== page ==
Stephen Wood: Fine dining hits the heady heights

The man who skis all day

My lunch started with carrot and coriander fritters with mozzarella and sweet lime dressing. The main was a vegetable filo parcel with sweet potato purée and it was followed by a roasted pear and lime syllabub. It's the best meal I've eaten in the offices of a tour operator. Actually, it's the only meal I've eaten in the offices of a tour operator.

The meal was exceptional in other respects. The office of the Hotelplan UK brands – Inghams, Ski Total and Esprit Ski – in Godalming, Surrey, has a kitchen but no dining room in which to eat the meals cooked there. And among those who have cooked in the kitchen there was one who managed to cut himself five times while chopping a single carrot. Less surprising, given that all the brands in the building are primarily ski-holiday companies, is that should you want to eat a meal like the one I enjoyed, you will have to climb 1,000 metres above sea level or travel a long way north.

For ski chalet staff, two basic attributes are essential. They must be outgoing and engaging enough to act as hosts to the guests, and they must be able to prepare and serve a meal at the beginning and end of each skiing day. In the interview process for the 700 chalet staff that the three Hotelplan brands need per season, judging the applicants' suitability for the hosting role isn't difficult. But their culinary skills? That's more tricky.

The traditional method involved applicants bringing to the interview something they had cooked. There was always the worry that their home cooking might have amounted to little more than watching mummy remove a cake from its packaging and place it in a Tupperware box. Another problem was that the interviewer could get little sense of how the interviewee would perform under pressure. "There's no need to ask applicants to produce a four-course meal because 15-20 minutes in the kitchen would reveal whether they could cook or not," says Andy Perrin, who as Group CEO of Hotelplan UK is in charge of the three brands. When they moved into their Godalming premises this year, it provided an opportunity. "It's completely changed the hiring experience," he says. "Some candidates with the right qualities for hosting can freeze in the kitchen; and there have been others, uncommunicative in the interview, whose lights have come on when they've been given an apron."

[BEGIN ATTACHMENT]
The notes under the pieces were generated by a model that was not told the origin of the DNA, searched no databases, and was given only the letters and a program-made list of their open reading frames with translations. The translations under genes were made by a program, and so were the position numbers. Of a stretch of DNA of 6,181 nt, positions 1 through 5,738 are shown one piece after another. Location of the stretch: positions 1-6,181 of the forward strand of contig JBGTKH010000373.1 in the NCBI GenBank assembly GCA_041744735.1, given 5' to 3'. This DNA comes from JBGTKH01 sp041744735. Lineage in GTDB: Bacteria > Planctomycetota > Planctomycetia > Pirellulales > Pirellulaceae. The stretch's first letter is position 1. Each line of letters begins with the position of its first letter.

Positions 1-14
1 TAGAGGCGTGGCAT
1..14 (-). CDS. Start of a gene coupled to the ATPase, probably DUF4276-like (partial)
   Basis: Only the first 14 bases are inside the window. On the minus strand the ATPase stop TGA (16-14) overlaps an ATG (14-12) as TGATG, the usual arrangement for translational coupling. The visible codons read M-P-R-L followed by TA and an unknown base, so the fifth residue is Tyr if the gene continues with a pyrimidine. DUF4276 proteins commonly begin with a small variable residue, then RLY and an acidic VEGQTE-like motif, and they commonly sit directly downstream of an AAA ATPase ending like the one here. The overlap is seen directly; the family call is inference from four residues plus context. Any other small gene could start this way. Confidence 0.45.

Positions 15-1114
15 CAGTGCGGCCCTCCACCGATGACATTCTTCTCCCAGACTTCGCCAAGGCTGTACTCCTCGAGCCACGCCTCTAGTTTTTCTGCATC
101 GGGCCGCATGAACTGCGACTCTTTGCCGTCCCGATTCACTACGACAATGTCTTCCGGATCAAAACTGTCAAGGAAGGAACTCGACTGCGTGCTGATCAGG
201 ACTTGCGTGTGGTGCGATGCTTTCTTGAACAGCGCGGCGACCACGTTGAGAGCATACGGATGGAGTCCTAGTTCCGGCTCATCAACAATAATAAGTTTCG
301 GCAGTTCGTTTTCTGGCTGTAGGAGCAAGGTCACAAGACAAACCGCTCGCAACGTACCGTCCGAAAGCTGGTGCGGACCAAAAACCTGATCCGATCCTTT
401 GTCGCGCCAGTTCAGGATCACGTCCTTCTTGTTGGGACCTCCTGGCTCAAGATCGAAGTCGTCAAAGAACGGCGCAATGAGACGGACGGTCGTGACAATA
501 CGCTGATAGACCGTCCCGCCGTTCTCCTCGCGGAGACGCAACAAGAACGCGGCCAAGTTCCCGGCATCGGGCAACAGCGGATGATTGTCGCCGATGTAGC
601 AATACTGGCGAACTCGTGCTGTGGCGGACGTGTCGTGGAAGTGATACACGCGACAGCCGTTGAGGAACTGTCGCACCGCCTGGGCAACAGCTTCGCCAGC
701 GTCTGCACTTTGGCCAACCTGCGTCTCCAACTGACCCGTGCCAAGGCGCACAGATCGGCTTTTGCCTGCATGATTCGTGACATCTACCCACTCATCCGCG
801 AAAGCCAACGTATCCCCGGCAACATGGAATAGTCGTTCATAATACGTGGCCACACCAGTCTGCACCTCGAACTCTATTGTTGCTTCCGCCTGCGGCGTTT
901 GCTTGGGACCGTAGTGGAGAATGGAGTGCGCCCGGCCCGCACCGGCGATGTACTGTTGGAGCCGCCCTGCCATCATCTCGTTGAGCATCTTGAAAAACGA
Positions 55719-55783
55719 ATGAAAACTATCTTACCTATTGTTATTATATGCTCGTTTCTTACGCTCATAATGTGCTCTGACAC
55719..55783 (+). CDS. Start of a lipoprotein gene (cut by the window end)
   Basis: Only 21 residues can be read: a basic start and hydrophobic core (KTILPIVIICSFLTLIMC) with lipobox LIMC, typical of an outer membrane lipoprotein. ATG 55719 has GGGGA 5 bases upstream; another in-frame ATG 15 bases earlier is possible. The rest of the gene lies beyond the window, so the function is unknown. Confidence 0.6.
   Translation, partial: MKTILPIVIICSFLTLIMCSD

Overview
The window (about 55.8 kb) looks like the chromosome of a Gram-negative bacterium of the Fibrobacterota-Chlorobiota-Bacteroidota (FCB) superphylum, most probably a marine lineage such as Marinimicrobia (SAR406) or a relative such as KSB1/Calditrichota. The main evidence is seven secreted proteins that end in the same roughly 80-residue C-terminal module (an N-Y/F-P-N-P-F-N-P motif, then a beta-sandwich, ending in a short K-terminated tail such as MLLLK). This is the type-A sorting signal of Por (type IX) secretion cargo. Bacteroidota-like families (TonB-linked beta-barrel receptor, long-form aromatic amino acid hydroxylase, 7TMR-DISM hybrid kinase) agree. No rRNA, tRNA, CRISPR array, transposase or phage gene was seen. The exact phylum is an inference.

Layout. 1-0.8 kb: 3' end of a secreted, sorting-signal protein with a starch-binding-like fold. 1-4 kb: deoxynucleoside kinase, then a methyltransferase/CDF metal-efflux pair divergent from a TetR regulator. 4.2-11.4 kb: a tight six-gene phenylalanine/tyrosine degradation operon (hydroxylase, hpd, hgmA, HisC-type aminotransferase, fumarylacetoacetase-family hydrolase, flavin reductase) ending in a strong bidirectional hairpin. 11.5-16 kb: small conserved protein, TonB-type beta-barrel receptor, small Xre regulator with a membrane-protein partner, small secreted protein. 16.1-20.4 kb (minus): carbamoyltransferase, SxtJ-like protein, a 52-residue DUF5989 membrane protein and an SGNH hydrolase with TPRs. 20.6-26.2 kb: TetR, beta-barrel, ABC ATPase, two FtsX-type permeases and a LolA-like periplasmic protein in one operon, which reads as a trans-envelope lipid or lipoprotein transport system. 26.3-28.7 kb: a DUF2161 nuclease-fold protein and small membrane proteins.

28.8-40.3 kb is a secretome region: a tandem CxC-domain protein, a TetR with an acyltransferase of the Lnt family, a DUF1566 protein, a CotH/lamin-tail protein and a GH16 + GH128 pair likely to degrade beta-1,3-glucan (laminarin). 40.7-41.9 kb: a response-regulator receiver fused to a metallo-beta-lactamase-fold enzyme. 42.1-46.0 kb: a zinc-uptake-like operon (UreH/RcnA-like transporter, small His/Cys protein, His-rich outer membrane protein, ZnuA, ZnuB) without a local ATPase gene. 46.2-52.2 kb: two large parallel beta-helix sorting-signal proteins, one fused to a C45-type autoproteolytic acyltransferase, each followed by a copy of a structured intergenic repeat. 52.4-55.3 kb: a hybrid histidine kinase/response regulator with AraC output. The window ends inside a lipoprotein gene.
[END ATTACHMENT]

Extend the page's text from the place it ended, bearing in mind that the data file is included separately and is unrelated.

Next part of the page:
The "freezers" could have caused chaos at Christmas and in the New Year when the chalets are full of guests who have paid high-season rates and expect high-quality service. So those candidates are invited to improve their skills by attending the £499 cookery course which takes place the week before the regular chalet-staff training in the Alps, where the altitude famously increases the time it takes to boil an egg. The latter group of applicants are particularly useful for the company's larger, 14-16-bed properties in which the two chalet staff ideally have complementary roles, one hosting and the other cooking.

Pressure cooking

The man in charge of the kitchen is Mark Vinall, who trained with Marco Pierre White and taught cookery at Eton College. He claims to be able to pick out the promising candidates from the way they chop an onion; but the main challenge is to create two courses from ingredients presented on a plastic tray. "The best cooks create the simplest dishes with minimum ingredients," Vinall says. "The worst never really decide what to make and present something that they say is not what they intended." A big part of the exercise is seeing how candidates work under pressure. "We had one who walked out and another who fainted," Vinall says. "And when things have caught fire, we've had people just say, 'It's burning', and do nothing."

Those who emerge safely from the interview and test-kitchen session will, come December, find themselves cooking the six evening meals planned by Chamonix head chef David Craig and the five area chefs, whose job is to maintain standards in the resort. The menus are identical for each chalet, with variations for dietary needs or supply problems: sea bream was unavailable in Switzerland last year, for example, and replaced by an Asian freshwater fish, pangasius.

Among the new menu items for 2012/13 are the fritters I tasted at Godalming. Like skiers and boarders, they'll go down well in the mountains.

Stephen Wood is executive editor of Condé Nast Traveller magazine